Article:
Those of us in OSIS have half-joked about the I4 Interop event being the end of the beginning — but yesterday, the announcement of Geneva ushered in a new beginning. It is still a long road ahead, but mark my words, the momentum changes here.
I was recently asked in a rather public forum whether people are really using Information Cards. The answer was a reluctant no. There are a few pools of use that are extraordinary, the largest being in Europe. There are many very interested parties. There is development happening all over, but not released yet. I am ok with this however, because the truth is, this technology will break out when it is not just cool, but also the obvious choice for the job.
In the past, this technology has been evangelized as the end of passwords, which is, in my mind, a mischaracterization. It is not the end of the password. It is the end of the login form. It is the end of that uncertain little piece of html out there that may or may not be well written, or well protected, and may not actually even be the place you trust. That may sound like a small little piece of the pie – but when you combine that little piece with the power of the underlying protocols, and the massive usability problem that confronts us now in the security space, what we get is a lot closer to the complete picture.
Why is this complete picture necessary? Ah, well this is the thing, isn’t it? People keep asking me, why would we ever NEED information cards? We’re already busy, we don’t want to add something we have to work hard to understand to our Enterprises or to our products, and we’re getting by JUST FINE thank you very much…
Microsoft answered that question yesterday too, with Azure. As I’ve said before, your provisioning problems can be ignored when removal of network access can act as a master switch for all the nonexistent process in the Enterprise. Once your Enterprise starts pushing critical business functions outside of the Enterprise, there is no choice but to evolve your Enterprise towards claims-based Identity, federation, SAML, information cards, and this whole next generation of accountability. In order for Azure to exist, MS had to find a way to push credentials out into the cloud as well — and here we are.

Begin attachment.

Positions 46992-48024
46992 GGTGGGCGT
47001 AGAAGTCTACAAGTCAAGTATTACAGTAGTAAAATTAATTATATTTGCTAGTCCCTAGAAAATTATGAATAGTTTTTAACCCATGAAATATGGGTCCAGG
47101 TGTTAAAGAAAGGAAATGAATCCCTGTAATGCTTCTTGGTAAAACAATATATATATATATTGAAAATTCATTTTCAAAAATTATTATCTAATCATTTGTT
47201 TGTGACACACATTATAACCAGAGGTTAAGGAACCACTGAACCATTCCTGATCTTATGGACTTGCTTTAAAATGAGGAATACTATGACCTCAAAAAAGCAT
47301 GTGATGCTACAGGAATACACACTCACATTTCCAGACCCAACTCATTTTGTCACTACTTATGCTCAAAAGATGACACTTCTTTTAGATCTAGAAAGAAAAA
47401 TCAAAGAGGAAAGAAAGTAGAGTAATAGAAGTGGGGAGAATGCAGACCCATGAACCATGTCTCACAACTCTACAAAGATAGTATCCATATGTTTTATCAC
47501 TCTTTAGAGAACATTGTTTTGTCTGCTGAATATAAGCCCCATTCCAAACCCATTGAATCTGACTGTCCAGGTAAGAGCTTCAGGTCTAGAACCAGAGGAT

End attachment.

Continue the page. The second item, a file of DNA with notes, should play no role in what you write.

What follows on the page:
This is the vision. And the opportunity, long awaited. For those of you who might think that this sounds like a great Microsoft conspiracy here, remember the protocols that this identity layer rests upon are OPEN, and although MS was involved, so were a huge number of other people and companies. Anyone can play. Instead of simply engineering an Identity layer for themselves, Microsoft has instead worked within the community to enable something much greater. I have been lucky enough to see just how much work, time, money, and care has been put into making sure that there are tools, products, and services out there that give people choice in the Identity Infrastructure they use to interact with services such as Azure.
I tip my hat to all you folks on the federated identity team at Microsoft — past and present members. You have walked and will continue to walk a tough line, but I hope that now, at least the story gets easier. Thank you.